Muslim philanthropist Fatima al-Fihri (800–880) founded the world's oldest continuously operating educational institution in 859 CE, according to UNESCO. Using an inheritance she received from her father, Mohammed bin Abdullah al-Fihri, she oversaw construction of the Al-Qarawiyyin mosque (Masjid Al-Qarawiyyin) in Fes, Morocco. This religious center grew over the next several centuries to become an important educational center.
Al-Fihri was born in 800 CE in the affluent city of Qayrawan (in present-day Tunisia). Her father, Mohammad bin Abdullah al-Fihri, was a successful merchant until political strife overtook Qayrawan. Moving his family to the city of Fes in Morocco, al-Fihri once again built up his reputation and prospered. Educated at home, Fatima al-Fihri lived according to the standards of a devout Muslim woman of the time, marrying and participating in household life. When she reached her fifties, her husband and father both died, and the latter bequeathed his considerable wealth to Fatima and her sister Mariam.
Aware that the growing Muslim population in Fes had outgrown the ability of local mosques to house all those requesting to worship, the sisters decided to use their inheritances to build two new, much larger mosques, viewing this as an act of devotion to Allah (Arabic for God) as well as a service to their community. In addition, Fatima founded and oversaw the construction of a madrassa, ensuring that this school of Islamic law and higher education would supply the scholars and other religious needed to serve the mosques of Fes. As the madrassa grew and became renowned across the ancient world, many important theologians, scholars, and scientists could be counted among the thousands educated within its walls.
Al-Fihri's family was part of a community of Shia Muslims (Shia is a major branch of Islam, the Muslim religion) who lived for many generations in the beautiful city of Qayrawan. As power struggles fomented among ruling factions within the city, life became difficult for those residents adhering to Shia. During a rebellion in 824, 2,000 Shia families—including the al-Fihris—were banished from the city, and most migrated to Fes. This new Moroccan city had attracted other Muslim immigrants as well, and each community settled into its own district. The al-Fihri family settled in the western district of Fes, and it was here that al-Fihri established her mosque, naming it after her birthplace in Tunisia. Her sister Mariam established her mosque in the district settled by immigrants from Andalusia in Spain, naming it Al-Andalus.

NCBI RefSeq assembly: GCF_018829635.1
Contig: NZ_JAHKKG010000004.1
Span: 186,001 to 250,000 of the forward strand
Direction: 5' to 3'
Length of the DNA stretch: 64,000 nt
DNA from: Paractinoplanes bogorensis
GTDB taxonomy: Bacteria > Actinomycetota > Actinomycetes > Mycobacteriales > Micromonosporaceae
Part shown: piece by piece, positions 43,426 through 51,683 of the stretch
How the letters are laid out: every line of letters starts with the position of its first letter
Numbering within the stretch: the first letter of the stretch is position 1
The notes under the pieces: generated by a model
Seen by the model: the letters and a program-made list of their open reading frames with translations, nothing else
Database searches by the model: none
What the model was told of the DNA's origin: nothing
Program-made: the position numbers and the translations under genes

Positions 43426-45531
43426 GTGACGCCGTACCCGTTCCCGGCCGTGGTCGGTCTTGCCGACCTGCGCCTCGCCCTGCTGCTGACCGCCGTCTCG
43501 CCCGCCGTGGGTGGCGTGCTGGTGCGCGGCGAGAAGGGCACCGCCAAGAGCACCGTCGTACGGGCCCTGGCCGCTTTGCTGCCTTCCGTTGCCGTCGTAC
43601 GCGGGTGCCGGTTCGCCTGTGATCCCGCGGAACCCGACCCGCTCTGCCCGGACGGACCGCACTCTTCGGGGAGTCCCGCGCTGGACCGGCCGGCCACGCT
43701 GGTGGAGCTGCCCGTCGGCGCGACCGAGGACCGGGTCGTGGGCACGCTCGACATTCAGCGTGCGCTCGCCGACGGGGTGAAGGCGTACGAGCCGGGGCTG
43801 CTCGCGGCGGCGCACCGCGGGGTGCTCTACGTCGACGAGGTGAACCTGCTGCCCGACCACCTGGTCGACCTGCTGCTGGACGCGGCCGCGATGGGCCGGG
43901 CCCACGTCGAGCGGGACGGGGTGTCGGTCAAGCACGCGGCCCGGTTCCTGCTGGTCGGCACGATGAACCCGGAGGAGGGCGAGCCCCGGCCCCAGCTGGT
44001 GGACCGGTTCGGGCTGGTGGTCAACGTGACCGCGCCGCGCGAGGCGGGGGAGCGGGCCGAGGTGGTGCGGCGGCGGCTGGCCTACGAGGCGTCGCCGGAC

According to the United Nations Educational, Scientific and Cultural Organization (UNESCO), al-Fihri's Al-Qarawiyyin madrassa is the world's oldest continuously operating degree-granting university. However, some scholars have questioned whether a madrassa founded in 859 should be called a university at all. The madrassa was a traditional school of Islamic theology, philosophy, and sciences rather than a university in the Western sense; European universities came into being starting in the 12th century and taught Christian theology, philosophy, and sciences. Also, other great schools had been founded in India (such as Nalanda in the state of Bihar) and elsewhere long before.
Whatever its modern claim to fame, the Al-Qarawiyyin madrassa grew in size and importance and was attended by scholars from all over the ancient world. At its height in the 14th century, the school boasted an attendance of over 8,000 students who came to study Islamic law, theology, Arabic language and literature, philosophy, mathematics, astronomy, and other subjects. Many of the school's lecturers and scholars were famous theologians or religious scholars, philosophers, linguists, mathematicians, and astronomers. Teaching at the school was future pope Sylvester II (946–1003), who, born Gerbert of Aurillac, is credited with introducing Arabic numerals—numbers as written in English today—to Europe.
After peaking in influence during the Middle Ages, Al-Qarawiyyin madrassa shrank, and by the 19th century it was a small, elite school catering to the Sultan of Morocco's family and government administrators. When the modern Moroccan state was formed in 1947, the madrassa was incorporated into the state public educational system, and in 1963 it was renamed the University of Al-Qarawiyyin. The university still emphasizes Islamic religious and legal studies, and classes are taught in the traditional style of a teacher surrounded by a half-circle of students, reading and discussing texts. Other subjects are also covered, including technology.
Gates, Jr., Henry Louis, editor, Dictionary of African Biography, Volume 6, Oxford University Press, 2012.
Kenney, Jeffrey T., and Ebrahim Moosa, Islam in the Modern World, Routledge, 2014.
Studia Islamica, number 32, 1970, George Makdisi,“Madrasa and University in the Middle Ages,” pp. 255–264.
UNESCO Courier, October, 1996, Genevieve Darles and Nicolas Lagrange, “The Medina of Fez: Crafting a Future for the Past,” p. 36.
Why Islam? website, http://www.whyislam.org/ (January 15, 2017).❑